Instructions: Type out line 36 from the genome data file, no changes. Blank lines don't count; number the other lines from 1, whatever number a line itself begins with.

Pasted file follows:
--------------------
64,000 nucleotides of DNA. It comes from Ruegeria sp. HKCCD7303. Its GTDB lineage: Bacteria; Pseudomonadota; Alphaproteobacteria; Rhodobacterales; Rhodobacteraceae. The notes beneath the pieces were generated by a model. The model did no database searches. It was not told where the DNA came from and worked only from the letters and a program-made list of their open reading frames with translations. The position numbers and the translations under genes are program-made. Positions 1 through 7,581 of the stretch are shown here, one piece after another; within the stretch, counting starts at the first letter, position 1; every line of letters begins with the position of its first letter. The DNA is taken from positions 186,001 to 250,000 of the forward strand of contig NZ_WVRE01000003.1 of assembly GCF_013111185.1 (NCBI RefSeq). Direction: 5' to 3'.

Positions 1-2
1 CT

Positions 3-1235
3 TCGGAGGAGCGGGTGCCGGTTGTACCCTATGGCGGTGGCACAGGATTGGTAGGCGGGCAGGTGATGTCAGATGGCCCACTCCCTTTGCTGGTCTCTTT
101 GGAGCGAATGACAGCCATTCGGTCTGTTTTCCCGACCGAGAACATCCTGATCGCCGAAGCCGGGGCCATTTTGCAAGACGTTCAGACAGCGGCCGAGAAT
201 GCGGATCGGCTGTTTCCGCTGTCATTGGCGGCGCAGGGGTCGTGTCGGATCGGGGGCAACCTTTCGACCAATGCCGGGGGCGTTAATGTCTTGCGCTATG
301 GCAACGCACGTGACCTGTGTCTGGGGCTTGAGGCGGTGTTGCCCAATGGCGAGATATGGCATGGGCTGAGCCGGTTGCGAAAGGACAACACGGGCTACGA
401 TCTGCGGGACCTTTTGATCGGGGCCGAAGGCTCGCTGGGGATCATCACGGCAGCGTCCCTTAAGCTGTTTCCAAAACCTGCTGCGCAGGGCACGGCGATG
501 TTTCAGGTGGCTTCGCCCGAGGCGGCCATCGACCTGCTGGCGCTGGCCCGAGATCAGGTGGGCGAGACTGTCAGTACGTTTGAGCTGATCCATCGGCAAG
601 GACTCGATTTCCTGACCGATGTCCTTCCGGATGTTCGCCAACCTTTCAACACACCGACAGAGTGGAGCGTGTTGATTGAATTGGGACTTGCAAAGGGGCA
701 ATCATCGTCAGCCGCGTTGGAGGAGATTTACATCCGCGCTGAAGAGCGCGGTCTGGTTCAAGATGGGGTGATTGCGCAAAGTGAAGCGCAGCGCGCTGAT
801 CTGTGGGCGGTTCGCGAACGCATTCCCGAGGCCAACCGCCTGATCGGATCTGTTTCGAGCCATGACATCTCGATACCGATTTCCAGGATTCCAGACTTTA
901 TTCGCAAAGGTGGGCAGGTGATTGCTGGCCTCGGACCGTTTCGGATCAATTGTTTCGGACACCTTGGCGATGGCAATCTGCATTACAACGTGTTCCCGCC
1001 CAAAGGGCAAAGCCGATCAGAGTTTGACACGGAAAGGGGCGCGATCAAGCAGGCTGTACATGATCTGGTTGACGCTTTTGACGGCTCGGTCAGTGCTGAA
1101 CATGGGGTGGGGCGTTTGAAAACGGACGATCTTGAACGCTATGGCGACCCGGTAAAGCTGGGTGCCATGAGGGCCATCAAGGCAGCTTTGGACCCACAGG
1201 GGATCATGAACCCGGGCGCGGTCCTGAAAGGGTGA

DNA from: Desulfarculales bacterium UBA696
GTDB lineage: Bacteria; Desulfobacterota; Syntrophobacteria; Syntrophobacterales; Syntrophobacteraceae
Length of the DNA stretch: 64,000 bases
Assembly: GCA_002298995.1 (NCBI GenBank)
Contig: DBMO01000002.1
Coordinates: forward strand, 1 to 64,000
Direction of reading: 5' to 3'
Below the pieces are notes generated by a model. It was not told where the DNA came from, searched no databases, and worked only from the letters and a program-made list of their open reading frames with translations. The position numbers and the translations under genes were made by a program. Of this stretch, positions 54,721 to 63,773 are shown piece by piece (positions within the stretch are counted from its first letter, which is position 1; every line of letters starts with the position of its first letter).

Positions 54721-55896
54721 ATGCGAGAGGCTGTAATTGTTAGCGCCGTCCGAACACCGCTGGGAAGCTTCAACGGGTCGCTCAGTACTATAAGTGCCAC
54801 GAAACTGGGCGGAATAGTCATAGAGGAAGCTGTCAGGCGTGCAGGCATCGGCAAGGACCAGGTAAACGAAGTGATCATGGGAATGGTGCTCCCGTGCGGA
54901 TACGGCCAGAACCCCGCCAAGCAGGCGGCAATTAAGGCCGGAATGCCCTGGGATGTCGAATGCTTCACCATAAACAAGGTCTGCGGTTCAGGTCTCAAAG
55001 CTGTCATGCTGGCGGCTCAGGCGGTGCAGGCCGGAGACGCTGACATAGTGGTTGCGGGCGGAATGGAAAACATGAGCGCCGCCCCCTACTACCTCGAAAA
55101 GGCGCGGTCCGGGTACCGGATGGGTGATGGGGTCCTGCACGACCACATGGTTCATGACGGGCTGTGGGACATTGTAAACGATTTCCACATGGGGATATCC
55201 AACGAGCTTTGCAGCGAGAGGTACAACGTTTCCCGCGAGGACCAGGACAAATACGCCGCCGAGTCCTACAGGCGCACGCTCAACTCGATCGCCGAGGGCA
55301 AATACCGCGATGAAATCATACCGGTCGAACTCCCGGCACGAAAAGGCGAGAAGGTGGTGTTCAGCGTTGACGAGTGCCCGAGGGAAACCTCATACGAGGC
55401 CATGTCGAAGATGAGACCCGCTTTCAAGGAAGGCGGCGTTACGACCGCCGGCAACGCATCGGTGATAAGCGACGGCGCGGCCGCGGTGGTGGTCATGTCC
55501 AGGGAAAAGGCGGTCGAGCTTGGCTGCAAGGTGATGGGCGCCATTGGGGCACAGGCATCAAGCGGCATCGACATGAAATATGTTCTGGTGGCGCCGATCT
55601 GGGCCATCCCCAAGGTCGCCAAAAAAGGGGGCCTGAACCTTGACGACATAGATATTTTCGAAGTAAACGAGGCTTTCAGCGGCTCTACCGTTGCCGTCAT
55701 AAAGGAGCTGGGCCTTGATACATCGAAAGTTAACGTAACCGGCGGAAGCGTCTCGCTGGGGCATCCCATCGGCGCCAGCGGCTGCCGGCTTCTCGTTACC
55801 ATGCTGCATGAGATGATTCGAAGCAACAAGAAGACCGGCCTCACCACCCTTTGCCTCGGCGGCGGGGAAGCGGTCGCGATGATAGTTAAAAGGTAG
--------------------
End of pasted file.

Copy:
55601 GGGCCATCCCCAAGGTCGCCAAAAAAGGGGGCCTGAACCTTGACGACATAGATATTTTCGAAGTAAACGAGGCTTTCAGCGGCTCTACCGTTGCCGTCAT